Over the past few weeks we have fixated somewhat on the bond market. Our view, by the way, is that the yield curve should start to flatten out, that the spread between long-term Treasury yields and shorter-term yields is as wide as it is going to get.

The problem is that the yield spread can tighten in one of two ways. Either short-term yields rise or long-term yields decline. Either emerging markets growth pulls the developed economies into a steep recovery necessitating a series of central bank rate hikes or the sluggish recovery and yawning output gap exhibited by OECD countries reigns in the momentum of emerging markets growth.

Our ‘lean’ is towards curve flattening and the outcome that we favor is lower long-term yields. The ‘stop’ on this view would be a clear recovery in U.S. distillate (i.e. diesel fuel) usage. Thus the importance of the weekly energy inventory reports.

Below we show a comparison of the spread between 30-year and 5-year U.S. Treasury yields and the share price of Japanese bank Mitsubishi UFJ (MTU). The argument is that when the yield spread is high or wide- as it is at present- the share price of MTU will be at a bottom- which it likely is at present. When the yield spread tightens in towards ‘0’ MTU should be at some sort of price peak. The last time the yield spread was as wide as it is at present was back in 2003 and it approached the ‘0’ level during 2006.

Below we return to a chart comparison that we have used on at least a half a dozen occasions over the past few years. The chart shows the share price of Johnson and Johnson (JNJ) and the ratio between JNJ and the U.S. 30-year T-Bond futures.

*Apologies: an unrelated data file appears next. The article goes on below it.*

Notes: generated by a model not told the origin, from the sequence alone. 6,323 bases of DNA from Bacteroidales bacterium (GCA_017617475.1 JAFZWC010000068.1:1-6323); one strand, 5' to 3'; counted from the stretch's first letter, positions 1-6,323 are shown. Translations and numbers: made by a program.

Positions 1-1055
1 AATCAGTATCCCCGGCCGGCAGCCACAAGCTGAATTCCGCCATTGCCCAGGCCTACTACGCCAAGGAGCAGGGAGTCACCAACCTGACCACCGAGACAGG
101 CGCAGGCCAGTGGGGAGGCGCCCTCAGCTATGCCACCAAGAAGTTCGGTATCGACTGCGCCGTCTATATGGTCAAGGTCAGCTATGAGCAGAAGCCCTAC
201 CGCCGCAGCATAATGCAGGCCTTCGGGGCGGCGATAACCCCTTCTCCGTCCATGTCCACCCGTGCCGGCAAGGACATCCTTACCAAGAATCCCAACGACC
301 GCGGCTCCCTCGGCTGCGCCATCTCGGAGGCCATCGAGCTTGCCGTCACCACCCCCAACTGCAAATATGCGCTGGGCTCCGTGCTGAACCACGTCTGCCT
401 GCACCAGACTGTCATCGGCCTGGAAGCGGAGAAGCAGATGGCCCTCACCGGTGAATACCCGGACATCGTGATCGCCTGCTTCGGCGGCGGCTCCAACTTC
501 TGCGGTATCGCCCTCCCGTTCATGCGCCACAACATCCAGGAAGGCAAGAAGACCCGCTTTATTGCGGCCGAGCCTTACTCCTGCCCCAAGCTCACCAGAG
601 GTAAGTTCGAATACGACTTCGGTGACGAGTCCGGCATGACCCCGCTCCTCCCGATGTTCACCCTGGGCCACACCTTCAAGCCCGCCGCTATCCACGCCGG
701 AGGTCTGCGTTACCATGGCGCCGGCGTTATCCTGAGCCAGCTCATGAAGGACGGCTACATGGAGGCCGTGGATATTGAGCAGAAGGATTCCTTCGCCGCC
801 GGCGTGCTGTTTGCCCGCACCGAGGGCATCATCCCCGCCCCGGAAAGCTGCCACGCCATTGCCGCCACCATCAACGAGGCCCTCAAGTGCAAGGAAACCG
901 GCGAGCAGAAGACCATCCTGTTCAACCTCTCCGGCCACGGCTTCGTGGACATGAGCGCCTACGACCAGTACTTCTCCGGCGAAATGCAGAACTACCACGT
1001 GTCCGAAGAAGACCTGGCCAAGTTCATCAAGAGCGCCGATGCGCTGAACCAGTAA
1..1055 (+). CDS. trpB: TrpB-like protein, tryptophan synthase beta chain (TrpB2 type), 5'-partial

The argument here is that within what has essentially been a ‘dead flat’ trend the share price of JNJ rises to a peak every year or two. Through the ‘weak dollar/strong commodity’ trend that developed back in 2002 the peak for JNJ has consistently been reached when the JNJ/TBond ratio rises above .60.

The point is that with the TBond futures on the high side of 120 the upside target for JNJ remains somewhat north of 70. If the yield curve flattens through lower long-term yields and higher bond prices then the upward push by JNJ towards 70 makes some sense.



Why have gold prices been so strong? The easy answer is the weaker U.S. dollar. Another answer- one that we have shown on a number of occasions- is that the major U.S. banks have been under pressure. A third answer is just a bit more complex.

Below is a comparison between 5-year U.S. Treasury yields and the ratio between copper and gold futures prices. The argument is that when yields are declining the copper/gold ratio will fall. In other words when interest rates are working lower gold prices will outperform copper prices.

Below is a comparison between 10-year Treasury yields and the ratio between crude oil futures and gold futures.

This chart makes the case that gold prices will rise relative to crude oil prices when long-term yields are declining.

If we put both of these charts together we get a fairly simple answer for why gold prices have been so strong. The reason is that copper and crude oil prices have been rising at the same time that yields have generally been under pressure. What is pushing gold prices upwards is the combination of falling interest rates and a lack of weakness in base metal and energy prices. As long as yields are grinding lower the only way that gold prices will slow their ascent is if copper and crude oil prices lead to the down side.

Below is a comparative view of 5-year U.S. Treasury yields and the share price of Johnson and Johnson (JNJ).

This is a fairly simple chart-based message. Around the start of this month the trend for yields turned lower. When the trend turned lower the share price of JNJ started to rise. As long as yields keep moving to the down side the trend for JNJ should be positive and if this continues on for long enough then eventually the JNJ/TBonds ratio will rise above .60.